Bloggers, or social media influencers, as they are now more commonly known, have become an established part of marketing strategies; and you can see why. According to 2018 statistics, 83% of the adult UK population is now active on social media, with the top networks, in order of usage, being Facebook, YouTube, Twitter and Instagram.1 Data also shows that 23% of UK consumers have clicked through to buy a product after seeing it featured by an influencer.2
A social media influencer is someone with a reputation for expertise and knowledge in an area because they post regularly about it. They have the power to influence their followers’ opinions, and this can also extend to their purchase decisions. This is where influencers really come into their own; their followers trust and respect their opinions and are usually very engaged with their content. The average influencer engagement rate (the percentage of their followers that responds to their content, for example by clicking on a link or liking a post) is 5.7%, compared with just 2-3% for brands on Instagram.3
As such, working with influencers is now central to many branding campaigns across all major categories. The beauty category has become especially noteworthy. Although return on investment is hard to measure, a recent report found that for every £1 spent on influencers within the beauty industry in 2017, brands received an average return of £8.81.4 According to business magazine Marketing Week, nearly all beauty marketers say their budget for influencer marketing is likely to increase over the next 12 months and nearly two thirds (65%) are planning to increase spend in this area by at least 10%.3
If this is all sounding too good to be true, you’re right; it hasn’t all been plain sailing. Influencer fraud hit the headlines last year, with some high-profile cases of fake followers (influencers buying followers or having a large number of fake followers) and influencers not correctly flagging up paid promotions.5 The fall-out from this can be damaging – and expensive – for the brands involved. A recent report has revealed that 11% of engagement with influencer-sponsored Instagram posts in 2017 was generated from fraudulent accounts.6 As an aesthetic clinic, this kind of thing could mean that you are not receiving the return on investment that you planned and can even hurt your brand if real accounts start associating you with fake influencers and no longer trust you because of it.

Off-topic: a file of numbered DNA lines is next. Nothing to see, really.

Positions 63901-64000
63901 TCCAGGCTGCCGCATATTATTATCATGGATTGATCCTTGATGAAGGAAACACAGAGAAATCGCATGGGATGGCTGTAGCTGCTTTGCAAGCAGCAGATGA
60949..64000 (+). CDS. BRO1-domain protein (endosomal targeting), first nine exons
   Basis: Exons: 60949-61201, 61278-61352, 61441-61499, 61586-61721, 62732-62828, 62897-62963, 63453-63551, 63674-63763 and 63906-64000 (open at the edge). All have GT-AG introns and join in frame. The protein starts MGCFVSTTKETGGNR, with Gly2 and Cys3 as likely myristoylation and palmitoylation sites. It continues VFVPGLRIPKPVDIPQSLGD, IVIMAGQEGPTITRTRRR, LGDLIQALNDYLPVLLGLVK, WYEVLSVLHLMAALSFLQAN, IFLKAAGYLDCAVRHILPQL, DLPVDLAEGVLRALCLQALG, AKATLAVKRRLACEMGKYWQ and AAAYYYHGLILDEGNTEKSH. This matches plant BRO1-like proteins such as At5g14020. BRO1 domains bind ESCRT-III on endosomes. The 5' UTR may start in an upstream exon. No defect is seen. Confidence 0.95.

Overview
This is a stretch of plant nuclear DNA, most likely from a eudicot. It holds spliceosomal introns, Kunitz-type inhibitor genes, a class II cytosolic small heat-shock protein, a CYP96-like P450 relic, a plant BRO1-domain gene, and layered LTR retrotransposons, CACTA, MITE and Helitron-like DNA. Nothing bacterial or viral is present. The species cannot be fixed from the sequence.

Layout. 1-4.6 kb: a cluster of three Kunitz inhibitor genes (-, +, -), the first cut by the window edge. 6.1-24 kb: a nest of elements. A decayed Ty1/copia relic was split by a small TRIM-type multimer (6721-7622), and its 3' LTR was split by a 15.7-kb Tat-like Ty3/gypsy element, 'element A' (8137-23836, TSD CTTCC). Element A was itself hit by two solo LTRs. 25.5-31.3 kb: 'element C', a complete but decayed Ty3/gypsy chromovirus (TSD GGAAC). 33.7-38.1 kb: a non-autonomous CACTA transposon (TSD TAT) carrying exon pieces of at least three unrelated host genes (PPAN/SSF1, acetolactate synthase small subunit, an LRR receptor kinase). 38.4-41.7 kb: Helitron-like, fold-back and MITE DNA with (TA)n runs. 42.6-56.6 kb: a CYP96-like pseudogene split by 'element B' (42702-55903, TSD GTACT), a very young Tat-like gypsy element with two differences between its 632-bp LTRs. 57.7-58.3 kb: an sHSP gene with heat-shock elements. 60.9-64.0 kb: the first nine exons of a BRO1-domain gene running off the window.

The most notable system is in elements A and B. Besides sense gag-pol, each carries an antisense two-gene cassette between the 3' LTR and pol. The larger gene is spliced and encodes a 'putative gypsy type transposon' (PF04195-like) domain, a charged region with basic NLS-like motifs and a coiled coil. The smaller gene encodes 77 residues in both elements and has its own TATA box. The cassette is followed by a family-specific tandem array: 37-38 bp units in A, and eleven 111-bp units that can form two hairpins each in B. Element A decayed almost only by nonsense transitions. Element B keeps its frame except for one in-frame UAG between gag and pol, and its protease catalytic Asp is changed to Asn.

At the start of 2019, the Advertising Standards Authority (ASA) contacted more than 200 social media influencers about failing to state clearly in their posts if they were paid or received products, loans or gifts of the products they endorse.7 Following on from that, The Competition and Markets Authority (CMA) secured formal commitments from16 celebrities to be more transparent when posting online.8
So, if you’re thinking about working with influencers, there are pitfalls to avoid and steps you can take to make sure that your relationship is successful and productive.